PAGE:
Transforming the skills base of a high-calibre IT team at one of the world’s top universities to achieve less reliance on external experts can be almost overwhelmingly challenging. But it’s a task undertaken and successfully delivered by Richard Elliott, Head of IT Transformation at the University of Auckland, which boasts more than 5,000 staff and 45,000 students.
In order to achieve the skills base transformation Richard Elliott sought at the University of Auckland, he defined each of the 330 roles at its IT department, then mapped them against the global skills and competency SFIA framework, before finally aligning them with a comprehensive training program – all in an attempt to ensure that the department could deliver the kind of technology that will ensure its continuing reputation as a world-class educational institution.
While the SFIA framework was able to create an inventory of skills, the next stage was to take advantage of Skillsoft’s Percipio platform so the team could develop new skills and the increased agility required for the team as a whole could be achieved.
This enabled the establishment of ConnectEd, a digital learning portal, providing structured learning resources tailored to the needs of individuals and with courses aligned to the SFIA skills framework.
We asked Richard Elliott further questions about the project.
How do you ensure an IT workforce has the necessary skills for an environment where change is constant?
While the pace of change remains at a high tempo the roadmap for key technology shifts and changes is clearer for us in higher education than perhaps in other sectors.
In terms of providing a broad spectrum of technology powered services to a community of students, academics, researchers and professional staff we tend to be neither leaders nor laggards when it comes to the adoption of new technologies and so have the opportunity to learn from the successes and failures of others.
To ensure skills remain up-to-date, we focus on ensuring our workforce have the means, the methods and the motivation to adapt to change at an optimum pace, by making up-skilling and cross-skilling an explicit priority and the practical application of learning a part of everyone’s job, not just something that is discretionary, or only looked at during less busy times (we’re always busy!).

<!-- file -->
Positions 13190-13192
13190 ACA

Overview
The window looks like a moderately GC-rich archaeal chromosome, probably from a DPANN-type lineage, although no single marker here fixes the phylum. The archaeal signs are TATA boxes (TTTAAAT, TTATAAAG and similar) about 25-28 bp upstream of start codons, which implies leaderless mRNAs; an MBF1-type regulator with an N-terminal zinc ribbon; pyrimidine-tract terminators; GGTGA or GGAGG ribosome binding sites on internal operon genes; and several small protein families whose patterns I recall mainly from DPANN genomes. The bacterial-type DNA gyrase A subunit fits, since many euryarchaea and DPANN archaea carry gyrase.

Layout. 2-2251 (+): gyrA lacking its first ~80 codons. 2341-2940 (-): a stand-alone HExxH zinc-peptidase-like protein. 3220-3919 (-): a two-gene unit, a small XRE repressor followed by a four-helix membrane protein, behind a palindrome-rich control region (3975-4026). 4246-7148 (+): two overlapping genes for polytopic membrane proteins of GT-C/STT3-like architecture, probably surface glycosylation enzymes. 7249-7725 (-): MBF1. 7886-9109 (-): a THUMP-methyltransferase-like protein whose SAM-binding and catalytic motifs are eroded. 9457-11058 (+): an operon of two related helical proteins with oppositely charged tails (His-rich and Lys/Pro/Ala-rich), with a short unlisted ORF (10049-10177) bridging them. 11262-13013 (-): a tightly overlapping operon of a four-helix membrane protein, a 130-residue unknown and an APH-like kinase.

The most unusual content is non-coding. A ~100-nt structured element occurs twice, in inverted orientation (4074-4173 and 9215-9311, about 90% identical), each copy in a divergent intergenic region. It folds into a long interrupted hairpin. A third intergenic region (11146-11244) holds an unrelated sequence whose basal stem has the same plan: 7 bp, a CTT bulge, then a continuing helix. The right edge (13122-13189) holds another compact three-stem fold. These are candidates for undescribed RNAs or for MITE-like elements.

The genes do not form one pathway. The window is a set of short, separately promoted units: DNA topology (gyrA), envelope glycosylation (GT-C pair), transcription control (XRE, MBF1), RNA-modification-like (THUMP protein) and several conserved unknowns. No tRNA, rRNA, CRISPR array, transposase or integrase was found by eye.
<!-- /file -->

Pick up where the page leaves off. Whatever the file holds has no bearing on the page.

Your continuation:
We use SFIA, the Skills Framework for the Information Age to give us a common language to describe the skills needed and we profile all our roles using the framework so people can have clear understanding of the skills and proficiency levels expected of them.
Development planning for professional and technical skills is baked into our performance management and personal development process, including having regular check-ins and conversations about individual and team goals and what skills growth is needed to achieve them.
We provide access to great learning and development resources like ConnectEd (our digital learning academy, powered by Percipio from Skillsoft) and we encourage our experts to work with our novices to help them apply what they have learned in abstract to solve real challenges in their day-to-day work.
We encourage all our people to plan in 10-20% of their time for experimentation, innovation and upskilling and we encourage lateral movement through and across our teams to provide more opportunities to learn and to apply learning.
What challenge is presented by the increased expectations relating to what is achievable through technology?
I think the challenges tend to be about how quickly solutions can be created and the quality of the user experience. We all want intuitive and easy to use solutions and we are increasingly expected to provide complex solutions in shorter timeframes.
This reflects the experience and expectations we form as consumers in our personal lives influencing us at work. Luckily, innovation in both technology and the way we go about tackling the work have allowed us to largely keep pace with expectation.
What is the danger in thinking of technology roles in a rigid fashion?
It inevitably leads to siloed thinking and discourages innovation and collaboration across domains. It discourages the democratisation and dissemination of knowledge and know-how and ultimately reduces an organization’s ability to respond quickly and effectively.
What was the importance of drawing up a competency framework and how did you achieve this?
Using a competency framework makes it simple to set and agree expectations in a role using clear and objective language. It removes most of the ambiguity and provides a clear and explicit standard to aspire to or demonstrate. We were lucky in having SFIA available to us as an ICT function, so we had a very firm set of foundations on which to then build our approach to skills agility.